One of the requirements for graduation is that every law student must complete six hours of experiential course credits. The College of Law offers a large variety of clinic and externship opportunities, along with a number of classes that also qualify. In an effort to assist students in registering for the right class for their interests and goals, here are two course options along with information directly from their respective professors.
APPLIED LEGAL ANALYTICS LAB
Want to know if more appellate level cases are won by petitioners or respondents? Or if a particular judge tends to favor a specific policy argument more than others? Legal analytics can help answer these questions with the assistance of computers to break down documents into a series of searchable markers.
This course isn’t just for tech heads–don’t let terms like “legal analytics,” “text mining” and “data analysis” intimidate you. Professor Anne Tucker says students in all areas of law benefit from this class, because data analysis, interpretation, and visualization are influencing all fields of law. Through the collaborative course with the Robinson College of Business, J.D. students work alongside M.S.A. students and share expertise.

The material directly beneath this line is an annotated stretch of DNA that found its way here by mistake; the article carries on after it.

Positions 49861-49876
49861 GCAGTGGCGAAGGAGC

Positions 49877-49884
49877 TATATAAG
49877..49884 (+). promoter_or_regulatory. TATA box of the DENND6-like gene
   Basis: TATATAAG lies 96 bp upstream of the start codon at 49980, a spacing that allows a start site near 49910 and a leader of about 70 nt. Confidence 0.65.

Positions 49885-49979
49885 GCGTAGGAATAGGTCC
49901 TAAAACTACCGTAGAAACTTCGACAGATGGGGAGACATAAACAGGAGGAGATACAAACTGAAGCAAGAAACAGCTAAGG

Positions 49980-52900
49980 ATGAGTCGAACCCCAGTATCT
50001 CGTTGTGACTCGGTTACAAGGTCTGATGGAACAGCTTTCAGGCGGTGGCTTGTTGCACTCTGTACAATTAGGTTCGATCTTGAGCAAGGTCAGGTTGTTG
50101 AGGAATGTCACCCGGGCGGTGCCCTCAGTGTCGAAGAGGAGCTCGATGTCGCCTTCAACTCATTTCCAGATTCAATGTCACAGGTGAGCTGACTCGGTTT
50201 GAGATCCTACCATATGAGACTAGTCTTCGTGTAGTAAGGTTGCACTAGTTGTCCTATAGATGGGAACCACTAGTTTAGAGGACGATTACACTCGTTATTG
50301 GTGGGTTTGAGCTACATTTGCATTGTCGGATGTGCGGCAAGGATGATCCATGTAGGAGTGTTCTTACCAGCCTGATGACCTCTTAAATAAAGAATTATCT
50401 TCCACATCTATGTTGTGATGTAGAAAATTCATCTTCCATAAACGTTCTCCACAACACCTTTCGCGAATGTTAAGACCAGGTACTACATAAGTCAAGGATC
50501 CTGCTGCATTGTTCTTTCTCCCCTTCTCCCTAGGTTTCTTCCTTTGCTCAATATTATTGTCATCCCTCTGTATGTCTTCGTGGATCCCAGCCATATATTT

“Data-driven legal research is a powerful tool in a lawyers’ toolkit,” said Tucker. “[Last year], three students in the lab were hired after graduation to continue their work in legal analytics, and I think all feel that was made possible, in part, because of the lab.”
PARTNERSHIP AND LLC TAXATION LAB
The ability to draft the tax and economic provisions of partnership and LLC operating agreements is a highly desirable skill. Entrepreneurs need attorneys to guide them through deciding who will manage day-to-day operations or what happens when someone leaves?
The Partnership and LLC Taxation Lab, taught by professor Cass Brewer, teaches students how to translate substantive tax rules into written agreements that comply with tax rules, while accurately reflecting the parties’ business terms, by drafting the written documents/agreements from formation to liquidation of an LLC.
Caroline Mayson, says the course helped her prepare for post-graduation practice. “On more than one occasion in the lab, I would focus solely on the provision of the agreement that related to what we were learning in the partnership tax class, and I would invariably fail to consider how my changes would impact the agreement as a whole. After repeatedly making this mistake, I finally developed the habit of drawing out the mechanics of the entire deal every time I made a substantive change.”